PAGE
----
wealth were inevitable. So were the American Revolu-
tion and the French Revolution and all the other
struggles which have been waged and all the triumphs
which have been gained for the liberty of the common
people and for intellectual independence.

THE RISE OF COMMON SCHOOLS.

I surmise we should have difficulty in finding a task
more fascinating than a closer study of these mighty



events and all the innumerable array of other events
which cluster about them, and also of their relations to
the conditions of our modern life, and particularly to the
rise and growth of our civil institutions. And I surmise,
moreover, that the more we study the more we will
value the beneficent institutions under which we live and
the more closely we shall see their relations to the great
event we celebrate at Christmastide.

The life must be long, and the scholarship thorough,
and the labor uninterrupted and assiduous if one person
is. even measurably, to accomplish this great work.
Men and women who do it but partially, though thor-
oughly, gain great prominence in the field of historic
literature.

We may for the hour, however, take one of these
institutions and consider a single phase of that. It is
the institution with which teachers are most familiar ; it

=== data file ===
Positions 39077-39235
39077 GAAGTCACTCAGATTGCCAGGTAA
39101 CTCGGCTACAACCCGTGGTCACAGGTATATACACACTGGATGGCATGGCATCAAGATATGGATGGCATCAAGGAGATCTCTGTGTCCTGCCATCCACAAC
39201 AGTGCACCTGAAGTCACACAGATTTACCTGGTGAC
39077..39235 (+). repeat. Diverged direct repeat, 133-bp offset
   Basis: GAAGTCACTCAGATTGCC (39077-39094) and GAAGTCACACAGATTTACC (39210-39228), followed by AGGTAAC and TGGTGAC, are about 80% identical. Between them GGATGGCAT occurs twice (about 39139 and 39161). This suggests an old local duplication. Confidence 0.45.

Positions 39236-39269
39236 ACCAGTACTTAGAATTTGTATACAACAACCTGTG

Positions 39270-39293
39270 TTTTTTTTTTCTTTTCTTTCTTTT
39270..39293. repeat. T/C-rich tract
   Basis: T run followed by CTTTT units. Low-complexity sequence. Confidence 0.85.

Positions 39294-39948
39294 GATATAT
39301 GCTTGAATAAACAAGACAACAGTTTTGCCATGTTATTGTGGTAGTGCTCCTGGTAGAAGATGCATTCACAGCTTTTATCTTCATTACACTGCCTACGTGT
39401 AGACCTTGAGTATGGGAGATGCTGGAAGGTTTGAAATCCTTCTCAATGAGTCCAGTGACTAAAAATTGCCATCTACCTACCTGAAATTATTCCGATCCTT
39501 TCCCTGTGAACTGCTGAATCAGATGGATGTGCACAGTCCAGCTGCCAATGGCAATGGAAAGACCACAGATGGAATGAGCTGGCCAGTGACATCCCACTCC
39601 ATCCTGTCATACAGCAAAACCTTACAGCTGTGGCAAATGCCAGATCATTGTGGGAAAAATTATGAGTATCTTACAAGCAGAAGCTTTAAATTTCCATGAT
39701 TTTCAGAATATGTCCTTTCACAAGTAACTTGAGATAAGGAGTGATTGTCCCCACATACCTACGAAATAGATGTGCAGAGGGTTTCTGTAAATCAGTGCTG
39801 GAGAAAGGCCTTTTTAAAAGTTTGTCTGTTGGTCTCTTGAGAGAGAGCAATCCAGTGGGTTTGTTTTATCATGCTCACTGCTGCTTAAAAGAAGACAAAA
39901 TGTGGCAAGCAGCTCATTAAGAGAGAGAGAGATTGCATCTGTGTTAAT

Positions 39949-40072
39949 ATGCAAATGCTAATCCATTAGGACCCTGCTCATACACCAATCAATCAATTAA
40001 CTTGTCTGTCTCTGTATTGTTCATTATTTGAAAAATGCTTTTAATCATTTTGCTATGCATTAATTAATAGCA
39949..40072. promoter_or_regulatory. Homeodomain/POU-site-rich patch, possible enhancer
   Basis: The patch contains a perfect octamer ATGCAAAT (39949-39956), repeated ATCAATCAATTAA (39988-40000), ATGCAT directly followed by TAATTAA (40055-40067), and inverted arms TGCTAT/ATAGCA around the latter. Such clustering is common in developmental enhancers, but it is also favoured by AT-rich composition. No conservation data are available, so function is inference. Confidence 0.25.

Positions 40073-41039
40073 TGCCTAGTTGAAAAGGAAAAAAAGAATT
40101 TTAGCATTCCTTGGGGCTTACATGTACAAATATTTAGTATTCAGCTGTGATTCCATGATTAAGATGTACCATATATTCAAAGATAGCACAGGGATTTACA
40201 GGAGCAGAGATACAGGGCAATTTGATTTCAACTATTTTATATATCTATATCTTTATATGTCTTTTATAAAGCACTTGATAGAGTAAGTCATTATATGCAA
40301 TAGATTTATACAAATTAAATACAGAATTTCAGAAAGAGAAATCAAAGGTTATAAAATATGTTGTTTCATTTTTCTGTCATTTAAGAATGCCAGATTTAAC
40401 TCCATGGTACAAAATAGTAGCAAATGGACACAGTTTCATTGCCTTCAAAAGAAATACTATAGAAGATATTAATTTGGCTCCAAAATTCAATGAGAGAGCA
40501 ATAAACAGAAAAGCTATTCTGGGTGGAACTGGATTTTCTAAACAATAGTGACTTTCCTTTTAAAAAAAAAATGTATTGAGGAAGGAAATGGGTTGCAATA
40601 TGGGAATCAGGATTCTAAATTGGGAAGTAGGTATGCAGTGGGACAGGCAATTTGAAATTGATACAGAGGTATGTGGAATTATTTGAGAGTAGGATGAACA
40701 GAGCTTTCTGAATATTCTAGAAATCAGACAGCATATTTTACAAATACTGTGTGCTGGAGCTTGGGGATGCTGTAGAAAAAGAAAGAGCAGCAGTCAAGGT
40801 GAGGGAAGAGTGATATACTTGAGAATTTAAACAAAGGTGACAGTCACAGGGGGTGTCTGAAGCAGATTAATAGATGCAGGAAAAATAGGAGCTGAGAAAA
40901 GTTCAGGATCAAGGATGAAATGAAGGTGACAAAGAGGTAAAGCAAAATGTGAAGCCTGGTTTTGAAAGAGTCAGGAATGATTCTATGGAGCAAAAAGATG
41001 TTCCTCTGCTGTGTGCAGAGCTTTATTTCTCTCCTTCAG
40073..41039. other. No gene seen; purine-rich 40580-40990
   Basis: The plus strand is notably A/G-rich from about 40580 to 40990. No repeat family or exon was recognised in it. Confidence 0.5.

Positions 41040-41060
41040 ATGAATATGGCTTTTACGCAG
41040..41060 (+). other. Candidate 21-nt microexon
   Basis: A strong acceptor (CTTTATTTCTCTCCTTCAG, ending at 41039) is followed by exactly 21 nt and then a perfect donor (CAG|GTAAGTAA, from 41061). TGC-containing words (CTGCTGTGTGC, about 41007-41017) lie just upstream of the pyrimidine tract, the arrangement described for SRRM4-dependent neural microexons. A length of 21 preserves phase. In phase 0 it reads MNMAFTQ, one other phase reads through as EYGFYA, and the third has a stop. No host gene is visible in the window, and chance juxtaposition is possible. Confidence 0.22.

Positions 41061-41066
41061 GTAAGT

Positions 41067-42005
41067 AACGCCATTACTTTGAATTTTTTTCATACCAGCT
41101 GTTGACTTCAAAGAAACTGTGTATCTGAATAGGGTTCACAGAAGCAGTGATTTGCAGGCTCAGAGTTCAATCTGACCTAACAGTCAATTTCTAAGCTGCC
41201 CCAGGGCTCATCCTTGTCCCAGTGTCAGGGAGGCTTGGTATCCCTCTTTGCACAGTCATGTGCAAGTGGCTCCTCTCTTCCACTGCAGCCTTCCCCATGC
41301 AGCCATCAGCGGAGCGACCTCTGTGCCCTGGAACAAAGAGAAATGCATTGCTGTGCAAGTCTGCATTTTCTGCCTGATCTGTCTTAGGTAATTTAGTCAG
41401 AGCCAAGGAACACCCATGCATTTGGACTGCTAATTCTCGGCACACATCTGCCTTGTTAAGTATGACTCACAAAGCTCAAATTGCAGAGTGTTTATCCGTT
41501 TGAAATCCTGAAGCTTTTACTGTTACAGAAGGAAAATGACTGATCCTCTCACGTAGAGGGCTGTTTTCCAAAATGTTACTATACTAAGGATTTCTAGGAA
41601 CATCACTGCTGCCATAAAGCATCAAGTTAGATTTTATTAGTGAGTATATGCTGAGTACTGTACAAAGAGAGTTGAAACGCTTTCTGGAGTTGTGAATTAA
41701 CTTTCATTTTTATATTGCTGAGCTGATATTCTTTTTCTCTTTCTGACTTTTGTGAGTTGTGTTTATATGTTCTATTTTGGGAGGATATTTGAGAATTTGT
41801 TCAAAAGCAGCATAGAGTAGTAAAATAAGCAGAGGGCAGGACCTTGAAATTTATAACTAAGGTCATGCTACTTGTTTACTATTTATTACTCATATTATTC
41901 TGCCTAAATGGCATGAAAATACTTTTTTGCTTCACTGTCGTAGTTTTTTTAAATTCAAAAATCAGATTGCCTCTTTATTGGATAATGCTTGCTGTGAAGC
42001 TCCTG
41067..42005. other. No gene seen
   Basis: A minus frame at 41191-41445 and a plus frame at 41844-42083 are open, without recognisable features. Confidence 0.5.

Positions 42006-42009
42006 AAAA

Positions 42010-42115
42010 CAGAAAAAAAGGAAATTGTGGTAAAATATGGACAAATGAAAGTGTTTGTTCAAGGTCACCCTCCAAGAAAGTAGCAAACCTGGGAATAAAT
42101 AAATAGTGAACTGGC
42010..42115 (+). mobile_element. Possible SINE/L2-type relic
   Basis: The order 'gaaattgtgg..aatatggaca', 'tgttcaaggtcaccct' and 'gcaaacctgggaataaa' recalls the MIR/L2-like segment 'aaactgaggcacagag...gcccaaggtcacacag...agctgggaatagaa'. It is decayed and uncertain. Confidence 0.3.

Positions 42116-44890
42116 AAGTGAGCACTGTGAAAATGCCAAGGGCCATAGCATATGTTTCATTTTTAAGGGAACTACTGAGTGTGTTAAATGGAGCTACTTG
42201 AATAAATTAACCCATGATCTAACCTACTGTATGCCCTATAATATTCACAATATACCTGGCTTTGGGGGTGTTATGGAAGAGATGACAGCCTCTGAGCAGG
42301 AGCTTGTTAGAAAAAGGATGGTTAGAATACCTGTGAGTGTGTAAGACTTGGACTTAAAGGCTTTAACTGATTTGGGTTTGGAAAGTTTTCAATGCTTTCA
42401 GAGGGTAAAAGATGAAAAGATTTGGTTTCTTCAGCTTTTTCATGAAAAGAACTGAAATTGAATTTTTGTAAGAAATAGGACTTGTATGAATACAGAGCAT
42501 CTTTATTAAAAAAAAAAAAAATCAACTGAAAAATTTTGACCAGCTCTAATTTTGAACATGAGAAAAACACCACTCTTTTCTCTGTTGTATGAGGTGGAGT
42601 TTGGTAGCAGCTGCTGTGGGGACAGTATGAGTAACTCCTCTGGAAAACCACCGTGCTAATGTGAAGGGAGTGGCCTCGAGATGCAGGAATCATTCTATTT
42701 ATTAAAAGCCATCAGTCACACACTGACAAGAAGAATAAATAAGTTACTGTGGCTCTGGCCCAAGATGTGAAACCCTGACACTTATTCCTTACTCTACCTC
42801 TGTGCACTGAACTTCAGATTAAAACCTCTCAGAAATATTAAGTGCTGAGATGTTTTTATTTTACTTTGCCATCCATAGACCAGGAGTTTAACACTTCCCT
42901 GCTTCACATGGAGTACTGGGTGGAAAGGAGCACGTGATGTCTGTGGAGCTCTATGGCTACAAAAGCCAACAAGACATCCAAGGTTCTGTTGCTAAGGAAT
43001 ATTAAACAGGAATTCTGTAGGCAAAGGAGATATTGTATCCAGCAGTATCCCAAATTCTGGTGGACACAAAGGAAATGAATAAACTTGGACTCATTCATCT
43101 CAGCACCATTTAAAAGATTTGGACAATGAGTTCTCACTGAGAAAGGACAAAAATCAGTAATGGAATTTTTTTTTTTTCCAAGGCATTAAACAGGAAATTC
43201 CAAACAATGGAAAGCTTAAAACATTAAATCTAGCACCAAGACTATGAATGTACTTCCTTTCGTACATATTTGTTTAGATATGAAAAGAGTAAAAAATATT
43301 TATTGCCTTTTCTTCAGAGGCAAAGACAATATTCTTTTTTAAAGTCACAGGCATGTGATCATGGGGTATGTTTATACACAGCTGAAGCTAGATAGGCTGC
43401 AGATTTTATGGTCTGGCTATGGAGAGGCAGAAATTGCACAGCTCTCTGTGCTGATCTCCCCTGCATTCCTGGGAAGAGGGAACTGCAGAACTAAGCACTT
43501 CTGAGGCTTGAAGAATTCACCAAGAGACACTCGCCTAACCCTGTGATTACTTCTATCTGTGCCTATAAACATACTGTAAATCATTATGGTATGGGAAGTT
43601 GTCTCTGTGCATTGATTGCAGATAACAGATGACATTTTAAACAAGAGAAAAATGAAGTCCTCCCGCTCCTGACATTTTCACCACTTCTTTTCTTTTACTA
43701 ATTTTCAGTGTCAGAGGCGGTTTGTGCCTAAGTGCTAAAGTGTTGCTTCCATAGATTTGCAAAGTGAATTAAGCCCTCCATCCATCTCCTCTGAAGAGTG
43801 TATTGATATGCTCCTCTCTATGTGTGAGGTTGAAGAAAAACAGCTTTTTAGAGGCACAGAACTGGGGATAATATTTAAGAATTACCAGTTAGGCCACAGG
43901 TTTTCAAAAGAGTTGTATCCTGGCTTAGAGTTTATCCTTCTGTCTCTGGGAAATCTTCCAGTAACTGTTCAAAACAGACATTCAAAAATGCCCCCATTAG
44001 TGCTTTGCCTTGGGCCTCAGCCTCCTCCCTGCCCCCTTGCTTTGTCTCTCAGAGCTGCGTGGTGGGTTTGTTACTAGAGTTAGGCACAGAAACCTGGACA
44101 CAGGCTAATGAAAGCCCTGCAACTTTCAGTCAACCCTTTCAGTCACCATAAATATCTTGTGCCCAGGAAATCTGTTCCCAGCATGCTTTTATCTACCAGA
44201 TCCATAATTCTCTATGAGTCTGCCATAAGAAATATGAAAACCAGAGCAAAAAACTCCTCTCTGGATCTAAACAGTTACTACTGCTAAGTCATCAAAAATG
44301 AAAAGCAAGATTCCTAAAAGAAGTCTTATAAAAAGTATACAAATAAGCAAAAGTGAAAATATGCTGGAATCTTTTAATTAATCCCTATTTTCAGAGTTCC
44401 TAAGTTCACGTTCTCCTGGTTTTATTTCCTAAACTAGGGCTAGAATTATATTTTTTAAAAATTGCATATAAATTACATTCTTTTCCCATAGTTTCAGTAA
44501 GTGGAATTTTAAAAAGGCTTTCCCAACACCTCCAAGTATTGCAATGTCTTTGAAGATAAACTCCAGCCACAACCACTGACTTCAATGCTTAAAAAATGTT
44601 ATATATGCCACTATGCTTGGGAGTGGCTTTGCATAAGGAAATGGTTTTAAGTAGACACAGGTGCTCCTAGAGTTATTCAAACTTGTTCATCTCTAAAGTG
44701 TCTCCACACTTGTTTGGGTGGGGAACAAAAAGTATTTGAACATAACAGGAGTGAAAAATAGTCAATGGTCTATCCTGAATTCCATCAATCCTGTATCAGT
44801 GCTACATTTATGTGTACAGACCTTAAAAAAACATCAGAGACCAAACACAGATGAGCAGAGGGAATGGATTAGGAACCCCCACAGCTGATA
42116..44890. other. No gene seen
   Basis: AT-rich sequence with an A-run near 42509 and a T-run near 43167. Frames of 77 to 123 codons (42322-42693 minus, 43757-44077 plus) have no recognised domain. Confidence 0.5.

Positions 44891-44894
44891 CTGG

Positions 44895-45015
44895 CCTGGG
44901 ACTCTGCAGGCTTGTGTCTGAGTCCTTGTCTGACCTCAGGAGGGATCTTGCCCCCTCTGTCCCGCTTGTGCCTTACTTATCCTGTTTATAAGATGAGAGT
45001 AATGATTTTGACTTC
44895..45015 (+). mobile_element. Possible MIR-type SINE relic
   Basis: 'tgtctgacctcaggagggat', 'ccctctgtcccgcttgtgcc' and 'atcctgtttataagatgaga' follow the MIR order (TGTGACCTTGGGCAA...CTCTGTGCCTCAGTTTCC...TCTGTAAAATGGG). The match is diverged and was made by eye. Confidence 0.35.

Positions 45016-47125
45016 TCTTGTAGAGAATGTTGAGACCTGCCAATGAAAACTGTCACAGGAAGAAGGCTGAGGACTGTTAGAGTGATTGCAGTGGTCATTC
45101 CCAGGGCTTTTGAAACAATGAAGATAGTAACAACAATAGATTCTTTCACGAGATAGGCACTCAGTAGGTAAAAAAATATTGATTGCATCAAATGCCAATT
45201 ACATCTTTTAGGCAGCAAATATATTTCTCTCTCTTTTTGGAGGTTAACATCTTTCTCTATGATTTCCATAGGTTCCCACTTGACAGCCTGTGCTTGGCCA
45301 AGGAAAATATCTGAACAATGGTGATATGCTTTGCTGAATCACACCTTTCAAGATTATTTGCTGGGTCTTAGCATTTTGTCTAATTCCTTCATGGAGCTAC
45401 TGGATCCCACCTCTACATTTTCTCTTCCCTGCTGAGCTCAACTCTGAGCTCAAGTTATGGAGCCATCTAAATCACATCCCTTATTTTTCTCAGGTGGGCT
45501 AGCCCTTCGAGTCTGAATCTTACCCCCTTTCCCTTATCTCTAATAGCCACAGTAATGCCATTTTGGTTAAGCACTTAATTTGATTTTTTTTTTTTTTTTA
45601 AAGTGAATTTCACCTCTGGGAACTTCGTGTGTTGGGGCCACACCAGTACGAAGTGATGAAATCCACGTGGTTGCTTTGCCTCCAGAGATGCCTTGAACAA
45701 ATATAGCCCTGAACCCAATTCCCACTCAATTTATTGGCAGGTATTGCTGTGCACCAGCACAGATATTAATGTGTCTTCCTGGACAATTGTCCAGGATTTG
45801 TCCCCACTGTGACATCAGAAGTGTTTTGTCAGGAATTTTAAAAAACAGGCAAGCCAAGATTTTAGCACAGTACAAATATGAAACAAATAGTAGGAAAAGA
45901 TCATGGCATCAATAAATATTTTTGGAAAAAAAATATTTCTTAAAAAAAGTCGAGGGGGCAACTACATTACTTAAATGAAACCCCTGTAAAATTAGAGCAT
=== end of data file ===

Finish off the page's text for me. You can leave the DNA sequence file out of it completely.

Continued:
is a phase suggested by the Christmas season and is the
natural sequence of the reflections in which we have al-
ready indulged.

No fact is clearer in history than that common
schools followed upon the overthrow of the kings. In
some lands the king was dead before the king knew it.
In some lands he is dead for all practical purposes long-
before the people understand it. But in no land have
ffee schools for all the people preceded the practical
overthrow of the kingly power ; in no land have free
schools been long deferred after the power of the king
has been broken or has been surrendered, or has become
obsolete by disuse. The extent and the character of the
elementary free schools of a people measure, with con-
siderable nicety, their preparation for civil liberty and
the extent to which they possess and exercise it.